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Dear guest arrived in Arabia: Xi Jinping's visit to Riyadh

Greater Middle East (, - More recently, there was no need to talk about Chinese influence in the Persian Gulf. The Arabian monarchies have traditionally been viewed as US allies in the Middle East. However, the breakdown of the current world order also brings changes in the choice of partners. Cooperation with Beijing is becoming more desirable, and the President of the People's Republic of China is now an honored guest in any Arab monarchy.

A friend came from afar

Chinese President Xi Jinping, at the invitation of King Salman bin Abdulaziz of Saudi Arabia, paid an official visit to the kingdom from December 7 to 9. The event became truly significant. This is the third visit by a Chinese leader since the start of the pandemic and the first to the Saudi monarchy since 2016.

Xi Jinping was welcomed as the most honored guest. Crown Prince Muhammad bin Salman personally received the President of China at the Al-Yamama Palace in Riyadh. All the world's media immediately drew a parallel with Joe Biden's visit to the kingdom this summer. The American president has not been given so many honors. The Chinese leader was received royally, as an equal to the Saudi royal family. The capital has been adorned with Chinese flags, and Xi's portrait is on the front pages of all state newspapers. Two summits dedicated to the development of economic ties between Beijing and the Middle East are timed to coincide with his visit.

“This visit is the culmination or crowning achievement of a deep strengthening of relations over the past few years,” said Ali Shihabi, an advisory board member for the Saudi megaproject Neom.

China also highly appreciated the chairman's visit to Riyadh.

"Xi Jinping's participation in the Sino-Arab Summit marks the largest diplomatic event of the highest level between China and the Arab world since the founding of the People's Republic of China and will be an epoch-making milestone in the history of Sino-Arab relations," Chinese Foreign Ministry spokeswoman Mao Ning said.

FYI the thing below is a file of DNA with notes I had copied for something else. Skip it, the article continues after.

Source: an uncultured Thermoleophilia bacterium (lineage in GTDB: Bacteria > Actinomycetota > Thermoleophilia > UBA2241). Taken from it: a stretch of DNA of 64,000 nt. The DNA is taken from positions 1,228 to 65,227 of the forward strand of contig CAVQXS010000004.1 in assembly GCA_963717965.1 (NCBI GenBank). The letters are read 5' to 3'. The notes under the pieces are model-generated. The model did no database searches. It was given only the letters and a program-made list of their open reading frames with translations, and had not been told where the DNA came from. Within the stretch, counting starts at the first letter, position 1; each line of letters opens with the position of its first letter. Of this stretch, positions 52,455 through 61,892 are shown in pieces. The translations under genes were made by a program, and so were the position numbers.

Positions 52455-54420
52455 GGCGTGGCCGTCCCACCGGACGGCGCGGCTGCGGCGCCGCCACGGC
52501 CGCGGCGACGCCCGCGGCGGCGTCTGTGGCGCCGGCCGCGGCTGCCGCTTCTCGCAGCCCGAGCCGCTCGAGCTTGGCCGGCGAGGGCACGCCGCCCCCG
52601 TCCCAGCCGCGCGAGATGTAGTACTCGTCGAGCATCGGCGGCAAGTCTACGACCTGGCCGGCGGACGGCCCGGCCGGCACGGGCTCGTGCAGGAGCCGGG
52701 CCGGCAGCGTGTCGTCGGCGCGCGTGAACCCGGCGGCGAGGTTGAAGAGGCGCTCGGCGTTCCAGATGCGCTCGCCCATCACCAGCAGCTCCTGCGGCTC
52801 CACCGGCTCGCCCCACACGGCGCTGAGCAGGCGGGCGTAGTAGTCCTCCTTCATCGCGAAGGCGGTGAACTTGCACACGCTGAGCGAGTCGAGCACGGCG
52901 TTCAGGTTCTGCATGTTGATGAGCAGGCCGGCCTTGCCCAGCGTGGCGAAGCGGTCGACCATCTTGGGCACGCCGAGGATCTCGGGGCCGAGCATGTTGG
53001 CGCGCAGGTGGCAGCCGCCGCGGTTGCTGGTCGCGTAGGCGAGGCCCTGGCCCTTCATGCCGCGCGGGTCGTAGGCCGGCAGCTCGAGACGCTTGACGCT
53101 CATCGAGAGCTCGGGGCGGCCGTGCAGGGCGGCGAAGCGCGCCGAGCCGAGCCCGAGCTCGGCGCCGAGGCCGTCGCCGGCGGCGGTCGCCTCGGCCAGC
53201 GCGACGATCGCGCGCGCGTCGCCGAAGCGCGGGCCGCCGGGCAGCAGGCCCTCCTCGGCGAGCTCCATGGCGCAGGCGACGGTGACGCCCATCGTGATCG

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A new chapter in relations with the Arab world

Indeed, the visit of the PRC President to Saudi Arabia has become truly significant. The parties signed 34 economic agreements in various areas - from green energy and information technology to transport and construction. The total amount of all contracts is 110 billion Saudi riyals (about $29.2 billion). The two states also agreed to coordinate between Saudi Arabia's Vision 2030 development program and China's Belt and Road Initiative (BRI).

The icing on the cake was the conclusion between Beijing and Riyadh of a comprehensive strategic partnership agreement. In an interview with Saudi media, Xi stressed that he is "a trailblazer, ushering in a new era of China's relations with the Arab world, the Arab countries of the Persian Gulf and Saudi Arabia."

In addition to bilateral negotiations, the Chinese President took part in two summits: "China - the Arab world" and "China - Cooperation Council for the Arab States of the Gulf (GCC)".

The main topic on the agenda of these events was maintaining stability in the global energy market. As part of its policy, Beijing is diversifying energy supplies, so it is interested in concluding agreements with energy-rich Arab countries.

"China will continue to import a large amount of crude oil from the Gulf countries on an ongoing basis," Xi said, also promising to expand other areas of energy cooperation, including imports of liquefied natural gas.

China is rapidly developing energy cooperation with the monarchies of the Persian Gulf. Oil giant Saudi Arabia is today a leading supplier to China. In 2021, KSA black gold alone accounted for 17% of all Chinese imports. And last month, gas giant Qatar announced a 27-year deal with Beijing to supply natural gas.